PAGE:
Officers handcuffed the men they pulled off the train at Fruitvale Station on January 1, except they did not immediately handcuff Oscar Grant. He had reportedly admonished his friends as they were being removed from the train to just be cool and cooperate with the officers and everything would be fine. Perhaps Oscar speaking that way targeted him in the B.A.R.T. officers’ mind as a leader.
Luckily, the entire episode was witnessed by hundreds of other commuters, some of whom had video cameras and cell phones, leaving police little to no opportunity to fabricate the circumstances surrounding Oscar’s fatal shooting. After he were handcuffed, officers stretched Oscar out on the concrete pavement and held him down, although Oscar was not resisting and had raised both hands to the officers in complete surrender. Once secured on the floor, former officer Johannes Mehserle stood over Oscar and fired one fatal shot in his back.
Wikipedia reports that the 40 caliber bullet from Mehserle’s semi-automatic handgun entered Grant’s back, exited through his front side and ricocheted off the concrete platform, puncturing Grant’s lung. Mehserle had just been involved in another incident immediately before he arrived at Fruitvale at the West Oakland station where a teenage boy had fled from police and jumped off the station platform, breaking his bones.
Mehserle says it was all an accident. At Mehserle’s January 30 bail hearing, his attorney, Mr. Rains, told the court that Mehserle had only carried a Taser for a few shifts prior to the January 1 shooting, and mistakenly deployed his service weapon when Mehserle thought Grant was reaching for a gun. Wikipedia reports, “After viewing the shooting from multiple angles, police use-of-force expert Roy Bedard commented: ‘I hate to say this, it looks like an execution to me’ and ‘It really looks bad for the officer.’ Although more than 100 people are killed by California police a year [mostly minorities], criminal charges are rare, and this is the first murder prosecution for an on-duty killing in California in decades.” Wikipeida’s link: http://en.wikipedia.org/wiki/BART_Police_shooting_of_Oscar_Grant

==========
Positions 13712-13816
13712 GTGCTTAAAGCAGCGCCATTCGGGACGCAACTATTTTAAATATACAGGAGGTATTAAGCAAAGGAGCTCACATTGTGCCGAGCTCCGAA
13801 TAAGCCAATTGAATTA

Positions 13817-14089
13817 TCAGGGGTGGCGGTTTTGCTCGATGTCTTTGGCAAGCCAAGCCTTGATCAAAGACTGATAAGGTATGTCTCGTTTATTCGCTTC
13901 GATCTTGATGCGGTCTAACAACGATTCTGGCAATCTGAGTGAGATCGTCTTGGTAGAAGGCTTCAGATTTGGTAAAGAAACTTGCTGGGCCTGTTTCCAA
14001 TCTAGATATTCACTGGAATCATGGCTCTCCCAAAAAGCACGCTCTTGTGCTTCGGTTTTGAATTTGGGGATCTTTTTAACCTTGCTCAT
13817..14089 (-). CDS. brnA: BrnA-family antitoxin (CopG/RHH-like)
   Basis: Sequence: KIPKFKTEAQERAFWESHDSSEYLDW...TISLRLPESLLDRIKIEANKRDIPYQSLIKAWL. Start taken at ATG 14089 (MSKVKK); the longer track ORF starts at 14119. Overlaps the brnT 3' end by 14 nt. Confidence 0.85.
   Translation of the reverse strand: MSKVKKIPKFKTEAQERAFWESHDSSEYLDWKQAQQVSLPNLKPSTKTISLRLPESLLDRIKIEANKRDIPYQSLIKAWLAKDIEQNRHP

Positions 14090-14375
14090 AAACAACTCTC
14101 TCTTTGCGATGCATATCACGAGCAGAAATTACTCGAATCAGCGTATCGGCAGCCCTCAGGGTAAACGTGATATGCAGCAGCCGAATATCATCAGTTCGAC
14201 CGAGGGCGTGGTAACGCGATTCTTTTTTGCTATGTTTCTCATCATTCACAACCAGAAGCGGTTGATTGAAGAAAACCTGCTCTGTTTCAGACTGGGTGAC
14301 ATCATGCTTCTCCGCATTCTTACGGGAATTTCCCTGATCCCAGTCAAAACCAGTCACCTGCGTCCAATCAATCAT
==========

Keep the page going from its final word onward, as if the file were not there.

Thankfully, the commutors got film of Oscar’s death. The authorities seem to be responding appropriately by arresting the officer who shot this young man, although some question whether more arrests should be made in connection with the violence.
Oscar Grant’s death not only saddened and outraged African Americans. The lady who captured his death on film and delivered it to the media was white. Many of the young people seen demonstrating following Oscar’s funeral were white. People of all races and socio-economic backgrounds desire justice in America. Rioting is an inappropriate way to address grievances, however. It is better to gather peacefully and petition government for CHANGE. Another way to do that is through the courts, as Oscar Grant’s family is now doing with their lawsuit. The family initially asked for $25 million, but increased their demand subsequent to additional findings related to the case. This writer wishes them much success with that.
Hopefully, when the people of America recognize the high cost of police brutality in terms of wrongful abuse and deaths of citizens like Oscar Grant, grieving families and friends who share abuse victims’ pain or are left to mourn their loss, the possibility of property loss due to social unrest, increased racial tensions, and disengagement between law enforcement and the community, the citizenry will demand that our system of justice actually renders equal justice to all Americans and honors the words students recite every morning: “. . . one nation under God with liberty and justice for all.”